When you include graphics of any type in a document, adding captions explains exactly what each illustration shows. Word’s References tab includes a tool for adding a caption to any graphic that you select. Word automatically numbers the captions so that you can refer to them by number in the text. This helps the reader immensely if you need to refer back to a graphic on a much earlier page in the document, because the reader can identify the correct figure according to its number.
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If you want to change the label that appears with the caption number, make another choice from the Label drop-down list or click the New Label button, enter another label, and click OK to create the alternate label. It is important to use the same label for all captions in the document, not only for style reasons, but also for reasons you’ll learn more about in the next section.
Click OK. Figure 1 shows a caption and the Caption dialog box settings used to create it.
Figure 1. Adding a caption.
Try to use consistent structure and punctuation for captions. For example, use all complete sentences, or only one- or two-word labels. Either use a period at the end of all captions, or none at all. As always, check the standards for the course, school, or organization to learn the proper caption style.
Adding a Table of Figures
ATABLE OF FIGURES is a list identifying the document page number on which each graphic for which you’ve added a caption appears. Some academic and technical environments prefer or require a table of figures to identify all illustrations in a document. Generally, a table of figures appears at the end of the document, along with other resources, such as the bibliography and endnotes; although in some circumstances, placing the table immediately after the table of contents makes the figures easier to find and reference.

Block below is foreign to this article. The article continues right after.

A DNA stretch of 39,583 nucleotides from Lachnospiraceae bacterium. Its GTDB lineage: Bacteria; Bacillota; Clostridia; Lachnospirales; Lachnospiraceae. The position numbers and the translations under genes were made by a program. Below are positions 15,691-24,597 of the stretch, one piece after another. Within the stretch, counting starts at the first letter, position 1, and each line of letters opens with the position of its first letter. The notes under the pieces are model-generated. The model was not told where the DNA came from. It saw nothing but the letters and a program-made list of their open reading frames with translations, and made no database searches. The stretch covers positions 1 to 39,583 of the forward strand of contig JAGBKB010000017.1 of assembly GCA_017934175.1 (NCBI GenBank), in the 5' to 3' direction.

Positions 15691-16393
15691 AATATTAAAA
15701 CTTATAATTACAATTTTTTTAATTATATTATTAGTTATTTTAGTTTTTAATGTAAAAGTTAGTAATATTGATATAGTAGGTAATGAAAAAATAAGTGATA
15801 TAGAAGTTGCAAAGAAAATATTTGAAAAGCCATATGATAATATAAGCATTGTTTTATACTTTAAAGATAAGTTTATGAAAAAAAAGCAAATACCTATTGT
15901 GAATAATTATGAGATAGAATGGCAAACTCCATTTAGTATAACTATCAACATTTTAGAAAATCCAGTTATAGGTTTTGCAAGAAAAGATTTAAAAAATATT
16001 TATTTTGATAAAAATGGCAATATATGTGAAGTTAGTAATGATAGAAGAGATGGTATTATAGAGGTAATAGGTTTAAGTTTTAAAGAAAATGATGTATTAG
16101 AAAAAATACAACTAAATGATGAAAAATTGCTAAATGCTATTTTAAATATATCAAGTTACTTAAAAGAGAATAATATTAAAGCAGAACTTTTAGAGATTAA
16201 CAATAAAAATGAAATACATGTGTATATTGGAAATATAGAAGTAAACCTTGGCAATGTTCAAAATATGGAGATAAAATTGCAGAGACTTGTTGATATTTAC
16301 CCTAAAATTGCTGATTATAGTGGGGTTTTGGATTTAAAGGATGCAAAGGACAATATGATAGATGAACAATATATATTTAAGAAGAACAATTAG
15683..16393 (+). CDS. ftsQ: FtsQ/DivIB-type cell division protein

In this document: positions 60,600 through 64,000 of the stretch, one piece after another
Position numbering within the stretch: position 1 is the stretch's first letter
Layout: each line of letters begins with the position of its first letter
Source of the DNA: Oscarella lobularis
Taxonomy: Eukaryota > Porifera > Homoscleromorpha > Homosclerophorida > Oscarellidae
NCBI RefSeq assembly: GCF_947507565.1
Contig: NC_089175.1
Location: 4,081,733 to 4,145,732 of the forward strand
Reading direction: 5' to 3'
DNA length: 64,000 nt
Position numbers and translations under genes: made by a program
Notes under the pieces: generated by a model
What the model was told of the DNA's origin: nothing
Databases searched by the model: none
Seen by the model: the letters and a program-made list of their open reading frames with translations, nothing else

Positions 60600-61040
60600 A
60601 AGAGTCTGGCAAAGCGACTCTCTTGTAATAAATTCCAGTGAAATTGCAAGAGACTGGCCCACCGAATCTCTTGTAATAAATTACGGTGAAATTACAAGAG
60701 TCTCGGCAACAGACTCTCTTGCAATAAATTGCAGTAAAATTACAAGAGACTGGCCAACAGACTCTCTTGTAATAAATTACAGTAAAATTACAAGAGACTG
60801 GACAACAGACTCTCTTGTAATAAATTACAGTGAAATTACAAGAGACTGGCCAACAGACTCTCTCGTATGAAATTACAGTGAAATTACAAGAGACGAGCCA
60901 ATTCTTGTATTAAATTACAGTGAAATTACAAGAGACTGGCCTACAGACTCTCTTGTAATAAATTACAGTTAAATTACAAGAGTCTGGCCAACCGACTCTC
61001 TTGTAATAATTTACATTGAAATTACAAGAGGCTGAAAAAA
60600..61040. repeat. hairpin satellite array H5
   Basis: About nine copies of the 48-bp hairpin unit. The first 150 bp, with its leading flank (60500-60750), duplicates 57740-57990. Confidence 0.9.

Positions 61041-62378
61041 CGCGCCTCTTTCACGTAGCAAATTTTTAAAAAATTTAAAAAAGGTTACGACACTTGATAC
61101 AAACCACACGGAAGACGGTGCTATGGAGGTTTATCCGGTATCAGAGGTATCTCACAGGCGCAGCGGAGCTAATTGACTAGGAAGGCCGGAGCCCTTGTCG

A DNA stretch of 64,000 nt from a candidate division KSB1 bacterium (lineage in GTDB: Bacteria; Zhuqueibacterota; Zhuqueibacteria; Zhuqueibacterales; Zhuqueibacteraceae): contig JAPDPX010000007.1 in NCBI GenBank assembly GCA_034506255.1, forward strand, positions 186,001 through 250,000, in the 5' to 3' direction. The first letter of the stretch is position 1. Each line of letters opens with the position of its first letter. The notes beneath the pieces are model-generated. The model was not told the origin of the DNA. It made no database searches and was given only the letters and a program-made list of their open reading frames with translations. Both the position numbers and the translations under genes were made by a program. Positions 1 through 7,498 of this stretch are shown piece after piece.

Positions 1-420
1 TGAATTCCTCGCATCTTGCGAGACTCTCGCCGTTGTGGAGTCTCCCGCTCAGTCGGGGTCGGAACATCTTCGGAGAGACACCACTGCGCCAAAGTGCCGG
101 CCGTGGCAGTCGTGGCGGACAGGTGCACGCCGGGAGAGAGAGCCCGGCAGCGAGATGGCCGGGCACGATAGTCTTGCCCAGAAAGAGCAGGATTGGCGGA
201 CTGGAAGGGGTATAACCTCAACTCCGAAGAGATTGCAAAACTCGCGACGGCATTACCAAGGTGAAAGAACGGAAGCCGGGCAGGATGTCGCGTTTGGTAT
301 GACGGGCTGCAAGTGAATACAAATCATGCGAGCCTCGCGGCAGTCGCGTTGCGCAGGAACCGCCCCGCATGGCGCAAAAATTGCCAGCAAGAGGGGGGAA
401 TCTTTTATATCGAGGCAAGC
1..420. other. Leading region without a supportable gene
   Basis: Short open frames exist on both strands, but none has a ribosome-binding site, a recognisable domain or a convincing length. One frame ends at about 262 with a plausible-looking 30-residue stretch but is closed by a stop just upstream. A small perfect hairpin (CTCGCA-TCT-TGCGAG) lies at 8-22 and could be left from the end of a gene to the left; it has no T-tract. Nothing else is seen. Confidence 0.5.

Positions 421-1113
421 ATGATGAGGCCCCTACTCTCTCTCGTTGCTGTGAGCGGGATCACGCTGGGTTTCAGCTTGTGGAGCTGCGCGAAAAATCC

Choose References > Captions > Insert Table of Figures. The Table of Figures dialog box shown in Figure 2 appears. The settings it offers are similar to those for the Table of Contents dialog box. One important difference is the Caption Label drop-down list. The setting you choose there must correspond to the Label option you selected in the Caption dialog box when creating captions. Only captions using the selected caption label will be listed in the finished table of figures. You can clear the Include Label and Number check box if you prefer to identify captions by their text alone.
Figure 2. Creating a table of figures.
If you left Use Hyperlinks Instead of Page Numbers checked in the Table of Figures dialog box, each item in the table of figures list is a hyperlink that you can use to move to the referenced graphic. Ctrl+click on any listed figure to jump to that figure in the document.
As for a table of contents, if the contents of your document change—such as if you move, delete, or add more graphics with captions—you’ll need to update the table. To do so, click in the table, and then choose References > Captions > Update Table. Choose either Update Page Numbers Only or Update Entire Table in the Update Table of Figures dialog box, and then click OK.
A Table of Tables?
Some styles also require you to list tables in the document. To include both graphics and tables in a single table of figures list, assign them all the same Label in the Caption dialog box (such as Figure or a custom label). Then choose that caption label in the Table of Figures dialog box. Or to list different elements separately, use different caption label choices (such as Figure versus Table), and then generate separate tables of figures by changing the caption Label setting.